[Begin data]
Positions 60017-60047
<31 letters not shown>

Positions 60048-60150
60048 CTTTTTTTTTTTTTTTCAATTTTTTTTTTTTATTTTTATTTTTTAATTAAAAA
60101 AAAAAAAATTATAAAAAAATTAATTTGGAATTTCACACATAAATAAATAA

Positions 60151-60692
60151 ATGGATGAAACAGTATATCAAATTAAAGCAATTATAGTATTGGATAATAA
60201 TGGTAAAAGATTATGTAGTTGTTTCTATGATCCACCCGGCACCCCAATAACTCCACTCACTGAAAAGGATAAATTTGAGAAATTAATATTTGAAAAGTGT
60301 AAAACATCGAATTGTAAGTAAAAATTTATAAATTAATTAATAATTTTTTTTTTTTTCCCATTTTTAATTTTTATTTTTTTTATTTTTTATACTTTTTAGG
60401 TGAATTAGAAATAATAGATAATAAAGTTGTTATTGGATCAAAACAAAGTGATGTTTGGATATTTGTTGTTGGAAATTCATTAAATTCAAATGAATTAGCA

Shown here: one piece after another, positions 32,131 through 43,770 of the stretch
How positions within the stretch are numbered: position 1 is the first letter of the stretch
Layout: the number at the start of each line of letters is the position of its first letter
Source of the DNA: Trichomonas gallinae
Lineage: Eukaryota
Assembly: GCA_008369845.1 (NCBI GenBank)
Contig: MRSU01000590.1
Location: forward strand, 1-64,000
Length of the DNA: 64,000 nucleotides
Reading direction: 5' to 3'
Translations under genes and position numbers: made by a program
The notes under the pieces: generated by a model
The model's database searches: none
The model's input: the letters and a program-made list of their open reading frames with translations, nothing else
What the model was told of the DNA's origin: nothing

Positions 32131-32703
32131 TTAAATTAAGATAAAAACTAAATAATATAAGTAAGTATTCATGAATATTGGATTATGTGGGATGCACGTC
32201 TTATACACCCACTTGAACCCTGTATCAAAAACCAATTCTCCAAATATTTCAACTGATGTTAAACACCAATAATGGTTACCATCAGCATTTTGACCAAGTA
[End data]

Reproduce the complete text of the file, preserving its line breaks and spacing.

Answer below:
Positions 60017-60047
<31 letters not shown>

Positions 60048-60150
60048 CTTTTTTTTTTTTTTTCAATTTTTTTTTTTTATTTTTATTTTTTAATTAAAAA
60101 AAAAAAAATTATAAAAAAATTAATTTGGAATTTCACACATAAATAAATAA

Positions 60151-60692
60151 ATGGATGAAACAGTATATCAAATTAAAGCAATTATAGTATTGGATAATAA
60201 TGGTAAAAGATTATGTAGTTGTTTCTATGATCCACCCGGCACCCCAATAACTCCACTCACTGAAAAGGATAAATTTGAGAAATTAATATTTGAAAAGTGT
60301 AAAACATCGAATTGTAAGTAAAAATTTATAAATTAATTAATAATTTTTTTTTTTTTCCCATTTTTAATTTTTATTTTTTTTATTTTTTATACTTTTTAGG
60401 TGAATTAGAAATAATAGATAATAAAGTTGTTATTGGATCAAAACAAAGTGATGTTTGGATATTTGTTGTTGGAAATTCATTAAATTCAAATGAATTAGCA

Shown here: one piece after another, positions 32,131 through 43,770 of the stretch
How positions within the stretch are numbered: position 1 is the first letter of the stretch
Layout: the number at the start of each line of letters is the position of its first letter
Source of the DNA: Trichomonas gallinae
Lineage: Eukaryota
Assembly: GCA_008369845.1 (NCBI GenBank)
Contig: MRSU01000590.1
Location: forward strand, 1-64,000
Length of the DNA: 64,000 nucleotides
Reading direction: 5' to 3'
Translations under genes and position numbers: made by a program
The notes under the pieces: generated by a model
The model's database searches: none
The model's input: the letters and a program-made list of their open reading frames with translations, nothing else
What the model was told of the DNA's origin: nothing

Positions 32131-32703
32131 TTAAATTAAGATAAAAACTAAATAATATAAGTAAGTATTCATGAATATTGGATTATGTGGGATGCACGTC
32201 TTATACACCCACTTGAACCCTGTATCAAAAACCAATTCTCCAAATATTTCAACTGATGTTAAACACCAATAATGGTTACCATCAGCATTTTGACCAAGTA